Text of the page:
Microscopic Physics of Ohm’s Law

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Current & Resistance
- Current and current density
- Ohm’s Law
- Resistivity
- Resistance
Electrical Current
CURRENT I is the amount of positive charge
flowing past a fixed point in the wire per unit time :
dQ
I
dt
if charge dQ flows in time dt
Units: 1 ampere (A) = 1 C/s
Direction: by convention, current is the direction
of movement of positive charge
+
+
+
+
I
+
+
-
I
-
Electron Velocities
• Random velocities of electrons are large (several km/s)
• Drift velocity is a slow, average motion parallel to E
no field
E
+
F  (  e) E
end
end
start
start
net displacement
Determining the current
E
+
+
+
+
+
+
+
+
+
+
+
+
L = vd Dt
Charge ΔQ in length L of wire passes through the
shaded disk of area A in time Δt :
ΔQ = (number of charge carriers/volume) x
(charge on each one) x volume
Charge: DQ = n q V
= n q (AL)
= n q A vd Dt (since L=vt)
Current: I = DQ/Dt = nqAvd Dt /Dt
So,
I = nqAvd
vd = average (“drift”) velocity of each charge
q = charge on each particle
n = number of charge carriers per unit volume
A = cross section area
L = length
AL = volume
Example The mobile charges in most metals are electrons,
with about one or two electrons per atom being
free to move. So there are about 1023 charges
per cm3 (or 10 29 m-3).
n  1029 electrons/m3
nq  ne  1.6  1010 C/m3
Take Area = 1 mm2, assume I = 1 A
 vdrift  0.06 mm/s
Which way are the electrons moving?
E = 0 inside ?
Note: in electrostatics, we had E=0 inside a conductor, if
not, charges would move, the conductor would not
be in equilibrium and there would be a current.
For a wire to carry a current, we must have an electric
field inside the conductor, which is caused by the
potential difference between the ends of the wire.
This is no longer electrostatics!
Example
A copper wire of cross sectional area 3x10-6 m2 carries a
current of 10A. Find the drift velocity of the electrons in
this wire. Copper has a density of 8.95g/cm3, and atomic
weight of 63.5g/mole. Avagadro’s number is 6.02x1023 atoms.
Assume each atom contributes one free electron.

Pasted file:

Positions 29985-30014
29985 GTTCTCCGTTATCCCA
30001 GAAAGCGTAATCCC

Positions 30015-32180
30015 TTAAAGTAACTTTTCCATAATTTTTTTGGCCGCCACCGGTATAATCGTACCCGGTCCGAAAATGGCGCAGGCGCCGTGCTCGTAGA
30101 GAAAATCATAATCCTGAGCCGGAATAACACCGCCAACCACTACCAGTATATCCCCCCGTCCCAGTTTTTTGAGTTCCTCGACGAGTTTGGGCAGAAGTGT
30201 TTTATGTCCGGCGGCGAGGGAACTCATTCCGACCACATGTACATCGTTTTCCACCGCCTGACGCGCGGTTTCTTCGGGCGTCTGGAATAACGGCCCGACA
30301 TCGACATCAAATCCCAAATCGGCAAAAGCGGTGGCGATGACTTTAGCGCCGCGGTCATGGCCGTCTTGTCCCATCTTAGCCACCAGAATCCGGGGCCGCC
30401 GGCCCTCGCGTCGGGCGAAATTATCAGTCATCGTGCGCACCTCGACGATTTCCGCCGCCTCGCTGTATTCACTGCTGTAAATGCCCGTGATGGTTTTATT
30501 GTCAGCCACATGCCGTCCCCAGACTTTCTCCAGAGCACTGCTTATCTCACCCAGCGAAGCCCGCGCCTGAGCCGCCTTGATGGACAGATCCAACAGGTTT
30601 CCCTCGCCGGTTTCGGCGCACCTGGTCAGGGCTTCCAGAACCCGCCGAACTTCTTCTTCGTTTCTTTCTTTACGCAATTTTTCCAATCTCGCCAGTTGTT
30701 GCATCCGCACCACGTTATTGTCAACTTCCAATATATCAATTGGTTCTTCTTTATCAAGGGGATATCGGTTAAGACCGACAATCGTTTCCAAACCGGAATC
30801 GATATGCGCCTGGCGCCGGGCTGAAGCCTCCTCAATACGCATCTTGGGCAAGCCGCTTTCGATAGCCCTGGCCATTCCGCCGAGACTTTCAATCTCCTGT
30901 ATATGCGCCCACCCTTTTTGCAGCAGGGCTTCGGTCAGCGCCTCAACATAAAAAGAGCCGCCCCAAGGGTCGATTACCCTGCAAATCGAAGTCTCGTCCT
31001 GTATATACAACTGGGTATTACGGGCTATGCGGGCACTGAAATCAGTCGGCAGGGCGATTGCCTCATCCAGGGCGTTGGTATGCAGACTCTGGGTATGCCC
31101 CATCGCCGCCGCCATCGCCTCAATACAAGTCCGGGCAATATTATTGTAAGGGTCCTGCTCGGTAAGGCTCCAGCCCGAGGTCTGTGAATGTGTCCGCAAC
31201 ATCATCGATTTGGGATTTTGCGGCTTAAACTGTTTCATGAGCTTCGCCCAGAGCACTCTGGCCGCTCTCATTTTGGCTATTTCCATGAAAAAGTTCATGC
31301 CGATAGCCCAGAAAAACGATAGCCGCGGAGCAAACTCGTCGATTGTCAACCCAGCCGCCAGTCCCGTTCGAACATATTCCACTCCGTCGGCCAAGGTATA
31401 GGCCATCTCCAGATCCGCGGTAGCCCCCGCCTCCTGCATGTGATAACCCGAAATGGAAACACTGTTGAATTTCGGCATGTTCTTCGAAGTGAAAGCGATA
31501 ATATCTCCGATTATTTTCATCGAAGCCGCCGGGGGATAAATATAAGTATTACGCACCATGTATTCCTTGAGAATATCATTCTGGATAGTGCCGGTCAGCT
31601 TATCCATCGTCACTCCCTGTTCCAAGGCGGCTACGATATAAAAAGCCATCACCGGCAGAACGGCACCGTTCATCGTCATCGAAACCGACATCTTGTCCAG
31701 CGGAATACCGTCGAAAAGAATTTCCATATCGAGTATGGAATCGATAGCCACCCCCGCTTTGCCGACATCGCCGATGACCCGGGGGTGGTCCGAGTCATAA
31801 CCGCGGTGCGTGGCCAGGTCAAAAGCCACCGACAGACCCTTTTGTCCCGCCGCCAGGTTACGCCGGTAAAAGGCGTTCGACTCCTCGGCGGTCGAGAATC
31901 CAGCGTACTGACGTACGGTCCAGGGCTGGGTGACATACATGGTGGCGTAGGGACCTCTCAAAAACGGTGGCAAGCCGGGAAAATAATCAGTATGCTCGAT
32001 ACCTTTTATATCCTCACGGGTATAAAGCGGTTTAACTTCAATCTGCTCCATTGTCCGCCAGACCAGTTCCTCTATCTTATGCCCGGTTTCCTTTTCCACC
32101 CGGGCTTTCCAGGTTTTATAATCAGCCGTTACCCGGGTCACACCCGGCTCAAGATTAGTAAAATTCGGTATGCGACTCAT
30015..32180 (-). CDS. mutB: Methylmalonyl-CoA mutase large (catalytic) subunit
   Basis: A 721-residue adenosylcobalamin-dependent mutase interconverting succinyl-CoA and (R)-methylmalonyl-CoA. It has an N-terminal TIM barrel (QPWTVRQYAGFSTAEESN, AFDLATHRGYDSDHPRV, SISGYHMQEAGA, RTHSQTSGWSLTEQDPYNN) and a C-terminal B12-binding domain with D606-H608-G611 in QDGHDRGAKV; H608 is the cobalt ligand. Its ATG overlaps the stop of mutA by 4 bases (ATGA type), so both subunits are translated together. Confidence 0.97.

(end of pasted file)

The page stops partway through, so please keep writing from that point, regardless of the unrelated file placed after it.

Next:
Questions
•When you turn on a flashlight, how long does it take for
the electrons from the battery to reach the bulb?
• What happens to the wire as the electrons go through
it?
•If you double the electric field in the wire, does the
acceleration of the electrons double?
•If the electric field remains constant, how do the
electron kinetic energies change with time?
Current Density J
The current density is defined as the current per unit area
in a conductor, where A is the cross section of conductor.
The current density is a vector quantity, units: Amps/m2.
I
J 
A
And since I=nqAvd;
J  nqv d
now v d is proportional to the electric field
so J   E
Where  is a constant called the
conductivity of the material.
The current density J and the electric field E are both
established in a conductor as a result of a potential
difference across the conductor.
Because J is proportional to the field, current in a wire is
proportional to the potential difference between the ends
of the wire.
L
A
E
V
Uniform E
J  E

V  EL
I
V
L 



      V  I 
 A 
 A
 L
“Resistance”, R
RESISTIVITY: the inverse of conductivity.

L 

V I
  IR
 A
where
1

(this depends on
the type of material)
Ohm’s Law
L (Uniform wire, Length L,
R 
A cross-section area A)
Unit of resistance R is: 1 ohm ( )  1
volt
amp
Ohm’s Law
•Current density  field:
J=E
•Current  potential difference: V = IR
 = “resistivity”, has units of  m
A
 = “conductivity”
units,
m2  1
V
 m
m
Resistivities of a few materials
ρ (20°C)
(Ω·m)
Cu
1.7 x 10-8
Al
2.8 x 10-8
Graphite
3500 x 10-8
Si
640
Quartz
~ 1018
Example
A copper wire, 2 mm in diameter and 30 m in length, has
a current of 5A. Find:
a) resistance
  1.7 108   m for Cu
b) potential difference between the ends
c) electric field
d) current density
Quiz
The wire in the previous example is replaced with
a wire of the same length and half the diameter,
carrying the same current. By what factor will
each of the following change?
A)
B)
C)
D)
E)
F)
resistance
potential difference between the ends
electric field
electron number density
electron drift speed
current density
Summary
Current Density:
Conductivity:
:
J  I A  nqvd


J  E
Resistivity:  
1

L
Resistance: R  
A
Ohm’s Law: V  IR
(defines  )

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